I know that many Fintech, other TPPs and even banks count on a revenue generated by the use of OB and PSD2 APIs. I can predict that the very developers will be made guilty in any case of implicit or explicit failure in this endeavour. An implicit failure is a failure of the API-based solution or implementation of the PSD2 or the Open Banking standard. An example of such failure is a mass denial of API requests by banks or a mass denial of giving consent to merchants or TPP caused by the absence of trust from the Account Holder’s side.

When development with APIs and Microservices is focused on internal application, a trust between the provider and consumer is given a priori by the existence of the company. If APIs and Microservices are used between businesses without preliminary established business trust, this is a mistake of IT management and corporate governance; this might be allowed because of unawareness of corporate Compliance and Legal departments. When dealing with PSD2 or Open Banking APIs, the importance of controllable trust between the Account Holders, the Banks and the TPPs is a must have precondition for using the programmatic API and Microservices. If our developers and corporate management do not get it before using the API, we should anticipate a very difficult time and a global fraud attack on our Bank Accounts.

Follow-up

This section is added a few days after writing the article. While the latter considered only programmatic OB/PSD2 API, the follow-up discusses the OB/PSD2 API that expose a user interface. Particularly, an invocation of the OB/PSD2 API results in opening a page in the chosen browser; it may be a Web or Mobile browser.

Such a page has to contain:

  1. A field for specifying the business name of the Requester. It is highly recommended that this name would match the name of the merchant or TPP that has initiated the API call and presents the page to the customer.
  2. A control that would allow to upload an evidence of the Requester’s registration with the Authorised Registry. This evidence should be verified with the particular Authorised Registry. The name or contact information of the Authorised Registry may be provided together with the evidence or as an area on the page to be filled in.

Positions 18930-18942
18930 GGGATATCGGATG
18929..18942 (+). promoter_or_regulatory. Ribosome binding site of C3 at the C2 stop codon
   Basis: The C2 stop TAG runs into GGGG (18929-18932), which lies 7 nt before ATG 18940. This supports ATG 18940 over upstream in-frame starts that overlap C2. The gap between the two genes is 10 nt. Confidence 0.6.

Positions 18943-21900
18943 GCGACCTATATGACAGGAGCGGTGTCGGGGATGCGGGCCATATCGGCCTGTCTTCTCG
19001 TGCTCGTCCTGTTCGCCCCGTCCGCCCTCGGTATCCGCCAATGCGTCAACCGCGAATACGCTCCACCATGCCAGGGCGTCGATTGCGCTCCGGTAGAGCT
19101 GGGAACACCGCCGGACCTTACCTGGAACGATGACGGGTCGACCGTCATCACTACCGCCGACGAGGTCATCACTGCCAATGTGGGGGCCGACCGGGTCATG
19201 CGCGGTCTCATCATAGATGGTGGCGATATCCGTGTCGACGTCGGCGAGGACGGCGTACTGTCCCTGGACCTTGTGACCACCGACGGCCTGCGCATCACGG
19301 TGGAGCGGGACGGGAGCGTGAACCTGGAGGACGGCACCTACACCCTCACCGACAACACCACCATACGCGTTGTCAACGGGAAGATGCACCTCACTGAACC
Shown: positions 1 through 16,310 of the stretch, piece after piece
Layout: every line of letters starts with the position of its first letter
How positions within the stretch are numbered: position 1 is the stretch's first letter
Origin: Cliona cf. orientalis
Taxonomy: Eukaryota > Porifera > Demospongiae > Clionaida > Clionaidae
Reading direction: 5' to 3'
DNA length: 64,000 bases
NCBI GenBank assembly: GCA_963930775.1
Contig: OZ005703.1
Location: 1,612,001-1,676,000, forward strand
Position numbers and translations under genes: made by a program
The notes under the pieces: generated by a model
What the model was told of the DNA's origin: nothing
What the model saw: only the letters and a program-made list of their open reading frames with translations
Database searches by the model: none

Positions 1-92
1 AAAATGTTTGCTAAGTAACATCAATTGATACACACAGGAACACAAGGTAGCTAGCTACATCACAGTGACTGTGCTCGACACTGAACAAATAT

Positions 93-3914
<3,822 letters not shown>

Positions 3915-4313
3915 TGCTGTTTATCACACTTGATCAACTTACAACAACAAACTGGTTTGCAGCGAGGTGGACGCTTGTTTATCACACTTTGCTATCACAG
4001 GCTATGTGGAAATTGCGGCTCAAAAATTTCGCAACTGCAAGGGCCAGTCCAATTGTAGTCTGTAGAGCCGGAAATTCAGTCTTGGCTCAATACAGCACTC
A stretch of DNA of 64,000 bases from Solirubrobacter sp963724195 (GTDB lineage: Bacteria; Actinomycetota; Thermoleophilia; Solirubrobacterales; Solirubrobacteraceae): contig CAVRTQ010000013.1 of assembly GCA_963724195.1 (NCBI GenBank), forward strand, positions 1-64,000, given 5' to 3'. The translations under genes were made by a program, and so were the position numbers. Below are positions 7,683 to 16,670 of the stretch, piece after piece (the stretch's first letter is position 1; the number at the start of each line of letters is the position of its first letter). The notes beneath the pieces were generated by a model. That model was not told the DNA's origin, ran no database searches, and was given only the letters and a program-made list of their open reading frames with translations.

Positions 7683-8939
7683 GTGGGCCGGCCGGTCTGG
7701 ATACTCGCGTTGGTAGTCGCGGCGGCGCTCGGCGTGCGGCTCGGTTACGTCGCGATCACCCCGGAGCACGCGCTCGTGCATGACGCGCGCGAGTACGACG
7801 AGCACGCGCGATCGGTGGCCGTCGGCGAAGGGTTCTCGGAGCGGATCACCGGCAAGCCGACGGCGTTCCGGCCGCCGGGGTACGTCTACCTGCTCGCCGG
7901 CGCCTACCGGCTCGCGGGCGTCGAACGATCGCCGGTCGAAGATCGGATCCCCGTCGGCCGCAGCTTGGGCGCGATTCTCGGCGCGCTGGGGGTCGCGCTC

3. A field for specifying the name of the Account Holder
  4. A set of fields for identifying the Account in particular Bank (bank dependent)
  5. A field to be filled with the description of the Bank’s service requested via given API. If this is a payment service, the action – deposit or withdraw – should be explicitly chosen and the amount of money have to be specified in an additional field.
  6. A field where the consent with aforementioned description could be explicitly specified by the customer
  7. A control that can set the time period (in hours, minutes, days, months) when the described service and related conditions can be executed. It is highly recommended adding another control that can specify a number of times of the service execution during the specified time period.
  8. A set of controls that support the log-in into the Account by the Account Holder personally. The log-in should be under the cover of a 2-factor authentication model. If the log-in fails, all information in the form must be discarded and erased.

It is a responsibility of the API provider to guarantee the integrity, confidentiality and robustness of delivery of the page content into the Bank’s environment over the Web if the Account Holder log-in succeeded. The Bank then needs only to verify the identity of the TPP with the specified Authorised Registry (as well as the legitimacy of the Authorised Registry itself).